Record low layoffs, near-record high “quits,” aggressive hiring.
Record low layoffs: The number of workers who were laid off or discharged involuntarily in April declined to 1.25 million, seasonally adjusted, the lowest in the data going back to the year 2000:
Near-record high “quits”: The number of workers who voluntarily quit jobs in April dipped to 4.18 million, just a tad below the record in November, and up by 26% from April 2019.
These “quits” have been in the astronomical zone since last June, and largely reflect workers who “quit” at one company to fill a job opening at another company, and creating a new job opening where they left.
These quits create a magnificent amount of churn as companies are aggressively trying to hire people who already have jobs, while workers have discovered their power in the labor market. Many are switching to better-paying industries and thereby spread pay increases around the economy, as employers offer higher pay to retain and hire workers.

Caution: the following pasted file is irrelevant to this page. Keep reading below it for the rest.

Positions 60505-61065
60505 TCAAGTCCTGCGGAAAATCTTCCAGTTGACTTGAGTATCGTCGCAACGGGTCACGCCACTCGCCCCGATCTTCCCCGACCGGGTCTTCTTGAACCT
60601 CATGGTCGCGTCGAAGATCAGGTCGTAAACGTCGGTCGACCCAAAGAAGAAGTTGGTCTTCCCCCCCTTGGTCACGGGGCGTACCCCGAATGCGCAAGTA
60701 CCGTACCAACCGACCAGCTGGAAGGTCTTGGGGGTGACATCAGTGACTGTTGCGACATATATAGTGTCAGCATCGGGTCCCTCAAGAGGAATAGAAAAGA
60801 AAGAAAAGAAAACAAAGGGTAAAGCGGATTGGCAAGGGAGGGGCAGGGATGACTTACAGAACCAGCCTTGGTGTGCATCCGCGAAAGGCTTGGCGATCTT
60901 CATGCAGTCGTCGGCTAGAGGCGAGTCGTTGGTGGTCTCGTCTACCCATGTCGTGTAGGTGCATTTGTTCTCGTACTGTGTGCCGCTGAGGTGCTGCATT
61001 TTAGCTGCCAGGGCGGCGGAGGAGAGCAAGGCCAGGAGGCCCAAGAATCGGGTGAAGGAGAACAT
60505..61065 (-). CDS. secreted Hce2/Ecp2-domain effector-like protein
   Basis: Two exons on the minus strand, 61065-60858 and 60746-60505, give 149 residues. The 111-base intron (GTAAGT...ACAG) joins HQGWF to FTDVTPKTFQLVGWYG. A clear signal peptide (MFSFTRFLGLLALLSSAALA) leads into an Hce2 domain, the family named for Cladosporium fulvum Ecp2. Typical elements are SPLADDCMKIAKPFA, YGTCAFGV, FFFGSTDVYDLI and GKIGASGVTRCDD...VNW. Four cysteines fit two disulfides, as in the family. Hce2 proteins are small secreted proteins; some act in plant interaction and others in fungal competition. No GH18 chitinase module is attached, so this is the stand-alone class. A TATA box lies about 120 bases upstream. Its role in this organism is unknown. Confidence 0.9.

Aggressive hiring: Private sector employers hired 6.2 million workers in April, up by 9% from April 2019, and roughly in the same range since June 2021.
Massive churn. For the past few months, “hires” have been running at about 6.2 million, while “quits” have been running at about 4.1 million, with total job openings roughly stable at near 11.5 million. Which shows that the majority of “hires” filled jobs that had been left behind by the “quits,” and that the “quits” at one company were then showing up as “hires” at another company: the signature of massive churn, as the job opening itself just got shifted from one employer to another.
The number of hires was held down by the difficulties that companies face trying to hire people who already have jobs or who don’t want to go back to work for a variety of reasons.
This super-hot labor market is contributing to the costs for companies, that then try to pass on the costs via higher prices, which is what inflation is. And workers, who’re now able to obtain pay increases or higher-paying jobs somewhere else, have more money to spend for those higher prices, thereby further enabling inflation to thrive. And we’re been off to the races, which we’ve for 15 months.